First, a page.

Designed dishes: Glimpses from Mike A's at the Lafayette's tasting menu
Mike A's at the Lafayette, reviewed in today's Gusto section, presents its 10-course tasting menu ($125, $175 with drink pairings) as carefully composed plates that are meant to taste as good as they look. Here's a few examples of the dishes that earned Mike A's the News' top rating, 10 out of 10.
The "Scallop Crudo, Beef Fat Nam Pla, Finger Lime" surrounded slices of soft scallop with an arrangement of crunchy wax beans, shaved radish and broccoli stem. The orange strip is heirloom tomatoes transformed into a sort of fruit leather for adults, with concentrated tomato flavor. The sauce is Thai fish sauce caramel, whose sweet umami notes quietly support the fresh seafood.
A close-up shows the cluster of finger lime "caviar" perched on each scallop slice.
(Much more after the jump.)
The foie gras torchon was served with pickled white strawberries, aromatic with spices, a toasted pine nut sauce, and a caponata that included finely diced eggplant, and ground cherries, a sweet-tart relative of the tomatillo. I didn't think the dish needed more fat from nuts, but the pignoli did add toasty crunch.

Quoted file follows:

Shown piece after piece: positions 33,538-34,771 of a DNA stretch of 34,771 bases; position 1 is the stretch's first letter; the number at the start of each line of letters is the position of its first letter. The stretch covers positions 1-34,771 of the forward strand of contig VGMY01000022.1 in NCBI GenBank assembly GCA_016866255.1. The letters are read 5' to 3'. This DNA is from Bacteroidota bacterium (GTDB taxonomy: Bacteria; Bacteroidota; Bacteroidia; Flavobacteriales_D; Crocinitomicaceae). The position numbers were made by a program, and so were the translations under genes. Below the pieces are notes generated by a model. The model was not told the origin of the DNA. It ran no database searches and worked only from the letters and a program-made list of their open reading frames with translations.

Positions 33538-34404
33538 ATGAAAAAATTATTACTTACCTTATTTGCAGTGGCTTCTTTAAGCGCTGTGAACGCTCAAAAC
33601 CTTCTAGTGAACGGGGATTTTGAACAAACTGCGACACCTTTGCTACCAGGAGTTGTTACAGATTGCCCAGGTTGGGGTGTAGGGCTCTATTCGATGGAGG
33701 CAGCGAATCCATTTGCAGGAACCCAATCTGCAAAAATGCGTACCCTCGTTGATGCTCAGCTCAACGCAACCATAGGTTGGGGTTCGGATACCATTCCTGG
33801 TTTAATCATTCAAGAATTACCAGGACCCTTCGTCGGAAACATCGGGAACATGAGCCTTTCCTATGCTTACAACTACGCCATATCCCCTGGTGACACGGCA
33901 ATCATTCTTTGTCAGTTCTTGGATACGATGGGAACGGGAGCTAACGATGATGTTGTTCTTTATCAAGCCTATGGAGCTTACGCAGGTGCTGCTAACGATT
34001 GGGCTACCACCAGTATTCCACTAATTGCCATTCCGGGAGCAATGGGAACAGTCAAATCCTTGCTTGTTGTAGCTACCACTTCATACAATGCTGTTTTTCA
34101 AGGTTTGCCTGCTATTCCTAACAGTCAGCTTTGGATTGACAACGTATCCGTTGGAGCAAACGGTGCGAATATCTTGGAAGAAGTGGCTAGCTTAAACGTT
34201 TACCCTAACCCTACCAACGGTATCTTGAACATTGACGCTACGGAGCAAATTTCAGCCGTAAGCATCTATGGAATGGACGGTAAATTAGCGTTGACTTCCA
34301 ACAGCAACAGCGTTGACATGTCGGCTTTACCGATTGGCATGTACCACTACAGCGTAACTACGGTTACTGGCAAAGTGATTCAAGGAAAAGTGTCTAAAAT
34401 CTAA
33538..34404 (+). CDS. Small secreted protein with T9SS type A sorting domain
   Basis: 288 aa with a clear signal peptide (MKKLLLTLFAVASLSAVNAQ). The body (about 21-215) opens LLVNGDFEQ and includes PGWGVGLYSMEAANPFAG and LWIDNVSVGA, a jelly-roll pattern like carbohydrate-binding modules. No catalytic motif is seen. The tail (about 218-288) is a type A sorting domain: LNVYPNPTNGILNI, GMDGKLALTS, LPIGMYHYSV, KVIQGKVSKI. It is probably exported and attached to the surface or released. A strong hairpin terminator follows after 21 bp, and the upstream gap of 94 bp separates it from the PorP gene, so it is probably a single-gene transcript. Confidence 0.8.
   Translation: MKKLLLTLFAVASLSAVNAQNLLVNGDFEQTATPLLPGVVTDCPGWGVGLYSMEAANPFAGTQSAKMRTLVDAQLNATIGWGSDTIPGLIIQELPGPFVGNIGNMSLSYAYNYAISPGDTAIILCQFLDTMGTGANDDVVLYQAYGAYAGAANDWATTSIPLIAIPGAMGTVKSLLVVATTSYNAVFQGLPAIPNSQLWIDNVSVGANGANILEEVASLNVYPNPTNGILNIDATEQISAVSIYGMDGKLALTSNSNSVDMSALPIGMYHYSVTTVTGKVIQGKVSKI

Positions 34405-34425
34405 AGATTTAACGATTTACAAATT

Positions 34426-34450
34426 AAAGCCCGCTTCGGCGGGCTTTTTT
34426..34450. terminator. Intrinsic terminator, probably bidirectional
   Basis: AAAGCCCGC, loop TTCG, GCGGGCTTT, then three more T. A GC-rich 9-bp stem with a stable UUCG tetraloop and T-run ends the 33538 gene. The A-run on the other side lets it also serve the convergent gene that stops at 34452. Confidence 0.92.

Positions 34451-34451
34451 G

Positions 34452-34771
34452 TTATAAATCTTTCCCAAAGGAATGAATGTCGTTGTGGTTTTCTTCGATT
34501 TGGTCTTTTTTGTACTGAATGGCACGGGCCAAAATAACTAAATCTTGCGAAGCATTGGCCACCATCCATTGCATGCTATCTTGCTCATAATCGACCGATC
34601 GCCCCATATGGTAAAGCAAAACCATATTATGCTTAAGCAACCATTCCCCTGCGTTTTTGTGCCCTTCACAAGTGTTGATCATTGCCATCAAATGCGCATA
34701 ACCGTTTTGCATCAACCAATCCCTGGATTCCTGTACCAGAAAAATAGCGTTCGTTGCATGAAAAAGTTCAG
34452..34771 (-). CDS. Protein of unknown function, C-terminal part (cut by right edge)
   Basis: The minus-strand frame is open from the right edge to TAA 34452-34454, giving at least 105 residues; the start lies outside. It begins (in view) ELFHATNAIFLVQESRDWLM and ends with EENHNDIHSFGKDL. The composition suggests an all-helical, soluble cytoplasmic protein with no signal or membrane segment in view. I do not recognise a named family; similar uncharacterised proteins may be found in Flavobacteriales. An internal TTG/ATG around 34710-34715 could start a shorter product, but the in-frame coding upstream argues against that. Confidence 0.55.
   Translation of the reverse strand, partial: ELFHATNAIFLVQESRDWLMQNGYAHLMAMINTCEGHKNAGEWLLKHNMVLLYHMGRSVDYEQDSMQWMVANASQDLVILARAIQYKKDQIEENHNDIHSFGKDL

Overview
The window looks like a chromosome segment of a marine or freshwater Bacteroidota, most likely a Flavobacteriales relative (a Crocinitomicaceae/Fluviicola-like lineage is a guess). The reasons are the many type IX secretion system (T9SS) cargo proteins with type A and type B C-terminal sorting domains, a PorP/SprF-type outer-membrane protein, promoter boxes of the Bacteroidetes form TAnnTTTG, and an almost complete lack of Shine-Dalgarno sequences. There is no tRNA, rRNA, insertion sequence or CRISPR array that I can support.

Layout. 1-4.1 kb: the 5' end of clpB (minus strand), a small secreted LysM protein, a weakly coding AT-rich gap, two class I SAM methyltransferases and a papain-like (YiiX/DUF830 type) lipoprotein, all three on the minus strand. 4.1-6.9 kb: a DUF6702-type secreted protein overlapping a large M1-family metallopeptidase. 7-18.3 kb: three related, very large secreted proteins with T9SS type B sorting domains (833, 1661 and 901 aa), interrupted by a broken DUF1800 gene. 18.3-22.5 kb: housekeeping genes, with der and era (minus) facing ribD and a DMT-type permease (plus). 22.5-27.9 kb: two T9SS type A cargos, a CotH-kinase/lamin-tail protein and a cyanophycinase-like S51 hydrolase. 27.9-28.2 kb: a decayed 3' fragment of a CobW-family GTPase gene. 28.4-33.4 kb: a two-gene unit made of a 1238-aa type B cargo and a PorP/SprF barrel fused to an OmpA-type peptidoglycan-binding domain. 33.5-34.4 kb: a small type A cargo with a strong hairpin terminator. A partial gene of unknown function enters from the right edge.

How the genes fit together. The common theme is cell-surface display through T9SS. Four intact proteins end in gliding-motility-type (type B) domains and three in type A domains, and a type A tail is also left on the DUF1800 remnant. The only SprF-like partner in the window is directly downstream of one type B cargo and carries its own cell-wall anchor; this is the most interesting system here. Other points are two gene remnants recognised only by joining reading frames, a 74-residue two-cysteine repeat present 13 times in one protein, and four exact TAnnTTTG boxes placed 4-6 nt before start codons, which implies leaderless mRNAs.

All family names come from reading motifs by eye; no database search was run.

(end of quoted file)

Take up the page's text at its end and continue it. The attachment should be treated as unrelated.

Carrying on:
Espelette pepper and Hawaiian salt are the reddish streak and pink crystals on the foie disc.
The Wagyu tartare was made with beef that's so rich it would approach overwhelming without the sharpness of pickled shallots.
The "Crispy Pork Rillette, Bee Pollen Tamarind, Watermelon Rind" was a delicious, playful dish that took barbecue from the backyard to the formal dining room. The croquettes were fried perfectly, which is shockingly rare.
Duck l'orange got an upgrade, like other classic dishes on the menu, giving up jammy orange glaze for intense orange sauce and candied peel, and adding terrific duck sausage and light gnocchi (with spruce buds) in the process.
The veal Oscar offered seared veal loin, pieces of crab, dabs of Bearnaise foam with tarragon, and asparagus, In a rare off note, the dark green tarragon strip looked out of place, and didn't taste like much.
Failing light made my picture of the second dessert (frozen gianduja mousse) unusable. The first was apricot-centric, based on slabs of barely sweetened apricot puree, sliced apricots, fragrant, crunchy chamomile streusel, and mascarpone infused with apricot pit essence.
Here's the night's omakase menu:
- Andrew Z. Galarneau